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Quicksand (Anglais) Broché – 21 mai 2015

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Two Friends, Two Agendas (one hidden)

DOWN AT THE FOAMY SHORELINE, where small tight waves explode against black rocks, a lifeguard with feet wedged in the wet and vaguely tangerine sand stands shirtless like a magnificent sea-Jesus. An ill-timed journey into a breaker knocks a boy on his little back. A bald man throws a tennis ball for his Labrador and a second, unrelated dog bounds in after it. Through a gauze of mist a brunette—tall, and from where we’re sitting seemingly riddled with breasts—kicks water on the sunlit torso of her blond companion.

There are three other drinkers in the place, already tethered to the sunbleached bar. It is eleven a.m. Slumped in his cumbersome mechanized wheelchair that squeaks somewhere down by the left back wheel when he’s doing pressure lifts, Aldo squints out from sand-whipped windows into the tumor of searing light. He turns to me and says, “I’m nobody’s muse.”

I think: That’s a great line right there. I take out my notebook and when he shoots me an outraged look I say, “That’s right, motherfucker. I’m writing it down.”

Aldo wipes the condensation off his beer glass and uses it to moisten his lips.

“I know you’re tired of being fodder, but for me to finish this book,” I confess, “I need at the most your blessing and at the least unrestricted access to your innermost thoughts and feelings—you know, fantasies secreted inside secret fantasies I already know about, that kind of thing.”

“Jesus, Liam. You even take mocking yourself too seriously.”

“I am serious.”

We sort of leer mildly at each other in the mirrored bar.

“This book,” I say, “will help you laugh at yourself again.”

“I still laugh at myself.”

“Not in proportion to how hilarious you are. Come on, Aldo. Where’d your sense of humor go?”

I know where it went, but on only his second morning out of prison I want to see if he will dare articulate it.

He doesn’t—only dams a sudden gush of saliva with his sleeve—and when his face reddens in embarrassment I go rigid myself.

“You know,” I murmur, “you could sue the state. Failing their duty of care.”

He turns to me abruptly and pretends to startle—our old gag—and explains how justice is either impersonal and indifferent or extremely personal and shamelessly vindictive, and how finding yourself in front of our volatile jury system means submitting your fate to a bunch of people whose omelets you wouldn’t dream of eating for fear they hadn’t washed their hands.

Aldo sets his mouth tight as I scribble that line, and add: he says, with the eyes of a croupier doing back-to-back shifts. Down the bar, a man with a long ponytail who looks sunk in his own epic tale of woe gapes at us unapologetically.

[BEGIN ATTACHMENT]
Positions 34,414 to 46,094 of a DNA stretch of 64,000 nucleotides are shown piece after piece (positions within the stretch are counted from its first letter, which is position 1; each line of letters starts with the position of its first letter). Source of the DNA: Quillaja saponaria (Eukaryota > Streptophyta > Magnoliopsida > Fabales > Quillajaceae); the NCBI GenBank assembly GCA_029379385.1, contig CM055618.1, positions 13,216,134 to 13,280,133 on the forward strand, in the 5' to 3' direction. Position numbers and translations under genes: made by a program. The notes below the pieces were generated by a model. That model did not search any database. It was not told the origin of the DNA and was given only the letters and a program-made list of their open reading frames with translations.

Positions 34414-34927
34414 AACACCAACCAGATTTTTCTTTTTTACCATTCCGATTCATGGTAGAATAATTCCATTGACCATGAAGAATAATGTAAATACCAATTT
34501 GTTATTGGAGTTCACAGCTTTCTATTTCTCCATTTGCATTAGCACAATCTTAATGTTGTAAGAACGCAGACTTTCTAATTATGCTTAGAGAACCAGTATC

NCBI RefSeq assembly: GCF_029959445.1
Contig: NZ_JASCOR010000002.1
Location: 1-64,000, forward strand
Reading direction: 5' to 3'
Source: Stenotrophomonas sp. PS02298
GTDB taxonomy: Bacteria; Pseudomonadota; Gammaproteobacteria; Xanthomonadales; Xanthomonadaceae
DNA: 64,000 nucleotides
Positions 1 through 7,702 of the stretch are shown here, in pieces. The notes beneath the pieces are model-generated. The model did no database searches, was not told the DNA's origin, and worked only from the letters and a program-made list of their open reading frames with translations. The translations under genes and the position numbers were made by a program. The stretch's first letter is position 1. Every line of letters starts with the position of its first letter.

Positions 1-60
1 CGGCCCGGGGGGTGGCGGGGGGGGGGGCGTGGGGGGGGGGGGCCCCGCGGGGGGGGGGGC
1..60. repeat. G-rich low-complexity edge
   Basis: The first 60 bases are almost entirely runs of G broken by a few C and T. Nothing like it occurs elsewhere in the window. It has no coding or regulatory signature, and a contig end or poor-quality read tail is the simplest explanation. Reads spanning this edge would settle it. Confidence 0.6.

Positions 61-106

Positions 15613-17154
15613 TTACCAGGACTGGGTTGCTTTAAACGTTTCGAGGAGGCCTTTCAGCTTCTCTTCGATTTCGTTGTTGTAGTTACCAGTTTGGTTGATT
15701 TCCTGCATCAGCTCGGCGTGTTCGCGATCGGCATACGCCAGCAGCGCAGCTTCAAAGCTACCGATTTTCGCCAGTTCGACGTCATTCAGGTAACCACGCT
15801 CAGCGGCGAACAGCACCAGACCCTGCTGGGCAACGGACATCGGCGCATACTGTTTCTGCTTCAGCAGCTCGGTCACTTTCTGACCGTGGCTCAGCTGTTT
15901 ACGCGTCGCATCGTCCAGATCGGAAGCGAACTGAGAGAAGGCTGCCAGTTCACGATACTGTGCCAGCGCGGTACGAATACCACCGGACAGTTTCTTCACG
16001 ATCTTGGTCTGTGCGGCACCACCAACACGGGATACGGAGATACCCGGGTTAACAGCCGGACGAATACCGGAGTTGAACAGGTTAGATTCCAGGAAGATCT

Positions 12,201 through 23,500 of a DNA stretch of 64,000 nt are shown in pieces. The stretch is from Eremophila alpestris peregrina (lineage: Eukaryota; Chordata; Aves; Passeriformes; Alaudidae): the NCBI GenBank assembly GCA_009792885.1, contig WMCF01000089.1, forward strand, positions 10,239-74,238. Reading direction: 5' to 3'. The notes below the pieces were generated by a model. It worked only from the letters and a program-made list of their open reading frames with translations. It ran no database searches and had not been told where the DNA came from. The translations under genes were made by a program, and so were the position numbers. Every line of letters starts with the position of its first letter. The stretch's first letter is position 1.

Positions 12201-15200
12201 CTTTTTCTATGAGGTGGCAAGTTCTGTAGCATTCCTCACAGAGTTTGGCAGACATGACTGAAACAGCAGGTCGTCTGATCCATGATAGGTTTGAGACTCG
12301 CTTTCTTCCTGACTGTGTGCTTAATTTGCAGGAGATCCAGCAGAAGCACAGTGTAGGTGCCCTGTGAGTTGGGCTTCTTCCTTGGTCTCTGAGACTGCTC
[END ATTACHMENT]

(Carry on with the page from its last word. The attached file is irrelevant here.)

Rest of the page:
Aldo says, “Have you ever had a woman say to you, Oh, you sad little man?”

“Not in those exact words.”

He rotates his chair 180 degrees and shouts, “I recommend it to all women as a way to totally annihilate a person!”

The bartender says, “Can you two keep it down?”

I ask, “Who called you a sad little man?”

Aldo is chewing something, maybe a part of his own mouth. I ask, “Was it Mimi? Was it Stella? Was it Saffron?” He shakes his head. I ask, “Was it your physiotherapist? Was it your lawyer? Please tell me it wasn’t that ear-candling woman.”

Aldo’s face is that of a child woken by lightning. He says, “Why should I let you write about me?”

“Because you’ll inspire people. To count their blessings.”

His smile, when it arrives, is already vanishing. “Hang on,” he says, without inflection, and I know what’s coming before it’s uttered. “I’ve just had an idea—to take to market.”


I settle in and listen to the patter of seagulls’ webbed feet on the skylight. Two patrons loud-slurp and emit full-bodied beer-ad “ahhhhs.” Halfway out Aldo’s mouth, soft bubbling sounds that don’t mean anything. “The look on your face,” he says, “reminds me of that waiting period between the guilty verdict and the sentencing.”

“Just tell me your idea.”

“You know how we are such optimists even our Armageddons aren’t final?”

“What do you mean?”

“It’s postapocalypse this, post-zombie-apocalypse that. People are honestly fretting about what to do after the end-times.”

“Right. So?”

“So you know the slight embarrassment you feel for someone who says they never think about death?”


“You know how it’s weird that people will trust any old block of ice in their drinks?”


“You know how people are worried their kid’s going to turn to them and say, ‘What did you do to the biosphere, Daddy?’ ”

I laugh. “True.”

“You know how people used to want to be rock stars, but now they just want rock stars to play at their birthday parties?”


“You know how we now think pornography is free speech?”

“Like, I don’t agree with tentacle sex but I’ll die for your right to produce it?”

“Right. And we always knew people hated their freedom, but now we know they’re also contemptuous of privacy?”


“And you know how there’s no replacement cycle too short for today’s consumer?”

“Of course.”

“And how now we have the internet you can’t say, ‘You ain’t seen nothing yet’ anymore since everyone’s seen everything by the age of twelve?”


“And people are spooked that good and evil no longer struggle but just work different shifts?”


His eyes tour the room and return to me, renewed. “You know how the phrase ‘At least you have your health’ now refers to the state of your organs as commodities you can sell in a pinch?”

“Nobody thinks it means that.”

“And how in our lifetimes we’ll see the actual end of patience?”

His eyes probe my face for signs of impact.

“OK. Yep.”

The ideas bloom and flare, bloom and flare. His fingers drumroll on the bar and end in a finger snap. “You know how people divide the world into white privilege and black oppression, and never mention Asians or Indians who’re like, half the planet?”